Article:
The Indian Space Research Organisation (Isro) announced early Tuesday that Aditya L1, the country’s first solar mission, has completed the second Earth-bound manoeuvre successfully. The operation was carried out by the space agency’s Telemetry, Tracking, and Command Network (ISTRAC).
“The second Earth-bound manoeuvre (EBN#2) is successfully completed from ISTRAC, Bengaluru.” During this operation, the satellite was tracked by ISTRAC/Isro ground stations in Mauritius, Bengaluru, and Port Blair. “The new orbit achieved is 282 km x 40,225 km,” Isro announced on X.
According to Isro, the next manoeuvre is slated for September 10 at 2:30 a.m. On September 3, Aditya L1 successfully completed its maiden Earth-bound manoeuvre. The spacecraft will perform two more earthbound orbital manoeuvres before entering the transfer orbit towards the Sun-Earth system’s Lagrange point L1, which is approximately 1.5 million kilometres away. This site offers a clear and uninterrupted view of the Sun, making it an ideal location for solar observation. After approximately 127 days, Aditya L1 is scheduled to arrive at its intended orbit at the L1 point.
On September 2, Aditya L1 was launched from the Satish Dhawan Space Centre in Sriharikota. The spacecraft, weighing 1,472 kg, was launched into space by ISRO’s most reliable and adaptable workhorse rocket, the Polar Satellite Launch Vehicle (PSLV) in ‘XL’ configuration.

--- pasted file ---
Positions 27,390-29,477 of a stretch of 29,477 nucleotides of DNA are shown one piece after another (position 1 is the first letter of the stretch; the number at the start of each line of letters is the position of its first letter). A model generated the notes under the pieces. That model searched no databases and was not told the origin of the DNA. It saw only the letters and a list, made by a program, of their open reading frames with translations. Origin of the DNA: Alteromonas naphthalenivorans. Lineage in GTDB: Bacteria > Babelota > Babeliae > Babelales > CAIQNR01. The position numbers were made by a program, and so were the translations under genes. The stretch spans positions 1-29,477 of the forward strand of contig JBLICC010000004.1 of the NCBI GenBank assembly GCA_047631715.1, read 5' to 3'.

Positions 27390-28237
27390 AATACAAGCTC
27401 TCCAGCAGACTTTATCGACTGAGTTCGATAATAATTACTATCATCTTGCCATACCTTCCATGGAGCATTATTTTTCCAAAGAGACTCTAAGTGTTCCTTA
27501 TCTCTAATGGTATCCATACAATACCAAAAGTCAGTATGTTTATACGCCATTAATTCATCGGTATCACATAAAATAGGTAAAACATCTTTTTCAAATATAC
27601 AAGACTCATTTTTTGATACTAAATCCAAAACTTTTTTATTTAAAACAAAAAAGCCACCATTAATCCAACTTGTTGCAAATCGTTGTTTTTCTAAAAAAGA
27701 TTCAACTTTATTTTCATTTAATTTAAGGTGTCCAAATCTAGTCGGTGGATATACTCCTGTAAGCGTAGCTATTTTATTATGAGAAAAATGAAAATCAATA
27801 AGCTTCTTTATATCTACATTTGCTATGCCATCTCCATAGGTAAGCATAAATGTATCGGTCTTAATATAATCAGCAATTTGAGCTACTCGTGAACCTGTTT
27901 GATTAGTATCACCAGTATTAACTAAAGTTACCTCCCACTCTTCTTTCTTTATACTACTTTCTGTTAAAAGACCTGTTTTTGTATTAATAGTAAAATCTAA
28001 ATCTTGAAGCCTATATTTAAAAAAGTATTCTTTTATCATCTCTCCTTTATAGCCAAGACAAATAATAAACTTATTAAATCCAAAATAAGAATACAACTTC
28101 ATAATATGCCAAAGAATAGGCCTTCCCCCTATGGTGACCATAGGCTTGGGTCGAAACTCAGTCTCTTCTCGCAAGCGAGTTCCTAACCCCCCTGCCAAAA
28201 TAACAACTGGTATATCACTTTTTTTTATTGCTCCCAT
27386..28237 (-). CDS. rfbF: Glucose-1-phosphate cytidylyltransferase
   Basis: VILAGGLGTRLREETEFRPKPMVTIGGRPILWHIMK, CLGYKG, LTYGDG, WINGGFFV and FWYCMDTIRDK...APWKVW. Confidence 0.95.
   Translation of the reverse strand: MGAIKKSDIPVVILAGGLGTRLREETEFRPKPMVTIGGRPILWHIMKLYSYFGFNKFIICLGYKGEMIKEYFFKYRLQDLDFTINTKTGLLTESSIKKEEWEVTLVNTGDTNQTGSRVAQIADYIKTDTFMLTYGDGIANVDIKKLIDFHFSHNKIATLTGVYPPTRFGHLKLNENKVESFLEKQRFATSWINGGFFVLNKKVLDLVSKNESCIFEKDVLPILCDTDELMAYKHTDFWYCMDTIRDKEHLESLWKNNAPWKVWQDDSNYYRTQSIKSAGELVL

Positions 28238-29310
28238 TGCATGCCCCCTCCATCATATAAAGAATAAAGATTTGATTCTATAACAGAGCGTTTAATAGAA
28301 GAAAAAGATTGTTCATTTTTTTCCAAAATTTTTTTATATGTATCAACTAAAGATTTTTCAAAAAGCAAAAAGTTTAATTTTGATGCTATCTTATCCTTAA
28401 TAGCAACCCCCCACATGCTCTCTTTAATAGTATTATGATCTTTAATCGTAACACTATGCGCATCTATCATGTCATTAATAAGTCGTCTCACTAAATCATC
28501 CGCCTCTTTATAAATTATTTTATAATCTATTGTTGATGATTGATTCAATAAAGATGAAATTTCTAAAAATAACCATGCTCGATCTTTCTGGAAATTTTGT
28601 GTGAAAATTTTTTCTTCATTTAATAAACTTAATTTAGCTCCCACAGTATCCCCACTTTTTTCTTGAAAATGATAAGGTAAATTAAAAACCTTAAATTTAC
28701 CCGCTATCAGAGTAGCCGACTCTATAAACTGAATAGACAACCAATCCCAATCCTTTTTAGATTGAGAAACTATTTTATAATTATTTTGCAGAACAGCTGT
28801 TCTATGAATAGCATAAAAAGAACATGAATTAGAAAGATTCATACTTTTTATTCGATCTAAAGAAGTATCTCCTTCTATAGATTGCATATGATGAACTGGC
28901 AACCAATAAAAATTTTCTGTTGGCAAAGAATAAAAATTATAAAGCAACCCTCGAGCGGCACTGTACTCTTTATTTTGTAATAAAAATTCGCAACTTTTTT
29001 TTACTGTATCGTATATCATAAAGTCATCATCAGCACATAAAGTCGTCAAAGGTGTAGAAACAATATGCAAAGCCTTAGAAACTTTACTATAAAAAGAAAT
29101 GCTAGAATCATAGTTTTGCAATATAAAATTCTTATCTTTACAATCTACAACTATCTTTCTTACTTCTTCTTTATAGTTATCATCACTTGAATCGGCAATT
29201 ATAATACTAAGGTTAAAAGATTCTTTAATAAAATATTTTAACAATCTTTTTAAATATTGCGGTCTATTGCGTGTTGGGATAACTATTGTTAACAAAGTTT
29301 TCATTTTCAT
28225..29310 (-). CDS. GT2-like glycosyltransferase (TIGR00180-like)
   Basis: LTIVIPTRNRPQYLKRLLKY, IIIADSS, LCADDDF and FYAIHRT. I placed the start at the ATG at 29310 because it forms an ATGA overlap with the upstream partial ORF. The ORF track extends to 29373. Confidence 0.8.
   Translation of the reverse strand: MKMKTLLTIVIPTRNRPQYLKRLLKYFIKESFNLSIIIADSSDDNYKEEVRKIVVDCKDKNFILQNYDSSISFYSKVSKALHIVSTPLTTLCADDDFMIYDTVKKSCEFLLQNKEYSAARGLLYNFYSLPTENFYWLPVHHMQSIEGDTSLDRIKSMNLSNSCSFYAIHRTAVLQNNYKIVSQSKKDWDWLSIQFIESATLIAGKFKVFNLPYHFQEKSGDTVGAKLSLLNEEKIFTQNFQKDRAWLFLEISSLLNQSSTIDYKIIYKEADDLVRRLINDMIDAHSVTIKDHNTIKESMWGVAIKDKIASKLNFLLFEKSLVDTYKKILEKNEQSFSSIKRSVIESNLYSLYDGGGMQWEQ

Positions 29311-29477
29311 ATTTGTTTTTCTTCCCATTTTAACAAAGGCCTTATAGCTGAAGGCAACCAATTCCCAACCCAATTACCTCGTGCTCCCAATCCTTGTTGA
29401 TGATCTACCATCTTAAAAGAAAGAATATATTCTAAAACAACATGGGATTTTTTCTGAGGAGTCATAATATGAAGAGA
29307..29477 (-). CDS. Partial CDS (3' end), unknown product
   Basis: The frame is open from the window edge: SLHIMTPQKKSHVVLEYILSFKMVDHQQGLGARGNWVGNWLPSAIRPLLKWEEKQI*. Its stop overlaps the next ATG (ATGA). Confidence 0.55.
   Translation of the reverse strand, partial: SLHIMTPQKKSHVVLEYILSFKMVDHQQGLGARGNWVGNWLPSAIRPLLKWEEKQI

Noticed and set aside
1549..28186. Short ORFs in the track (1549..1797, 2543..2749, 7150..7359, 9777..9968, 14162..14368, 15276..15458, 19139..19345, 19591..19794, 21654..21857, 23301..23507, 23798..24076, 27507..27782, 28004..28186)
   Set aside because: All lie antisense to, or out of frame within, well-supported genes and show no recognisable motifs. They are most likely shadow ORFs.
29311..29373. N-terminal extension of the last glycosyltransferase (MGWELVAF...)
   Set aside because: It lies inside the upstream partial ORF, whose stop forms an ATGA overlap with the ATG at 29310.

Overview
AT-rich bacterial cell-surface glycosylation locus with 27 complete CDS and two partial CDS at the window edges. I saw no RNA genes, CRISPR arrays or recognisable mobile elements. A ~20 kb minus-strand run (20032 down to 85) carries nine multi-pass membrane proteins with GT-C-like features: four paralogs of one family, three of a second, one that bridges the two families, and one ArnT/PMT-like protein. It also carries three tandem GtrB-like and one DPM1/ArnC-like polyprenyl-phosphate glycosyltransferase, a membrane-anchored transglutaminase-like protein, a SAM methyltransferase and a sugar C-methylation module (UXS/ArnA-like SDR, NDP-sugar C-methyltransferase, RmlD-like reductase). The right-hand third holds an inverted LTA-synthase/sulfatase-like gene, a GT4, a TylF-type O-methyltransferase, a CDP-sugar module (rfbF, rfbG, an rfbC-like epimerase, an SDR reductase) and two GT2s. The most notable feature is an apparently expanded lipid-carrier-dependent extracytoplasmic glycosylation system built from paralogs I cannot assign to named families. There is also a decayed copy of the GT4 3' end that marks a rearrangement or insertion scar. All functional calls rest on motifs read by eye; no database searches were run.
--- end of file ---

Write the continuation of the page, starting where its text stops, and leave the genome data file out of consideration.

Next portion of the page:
The Aditya L1 mission’s primary goal is to investigate the Sun’s top atmospheric layers, specifically the chromosphere and corona. The mission will also study coronal mass ejections (CMEs), which are enormous expulsions of plasma and magnetic fields from the Sun’s corona, as well as the corona’s magnetic field, which is the driving force behind space weather.
The Visible Emission Line Coronagraph (VLEC) studies the solar corona, the Solar Ultraviolet Imaging Telescope (SUIT) captures UV images of the solar photosphere and chromosphere, and the Solar Low Energy X-ray Spectrometer (SoLEXS) and High Energy L1 Orbiting X-ray Spectrometer (HEL1OS) analyzes X-ray flares.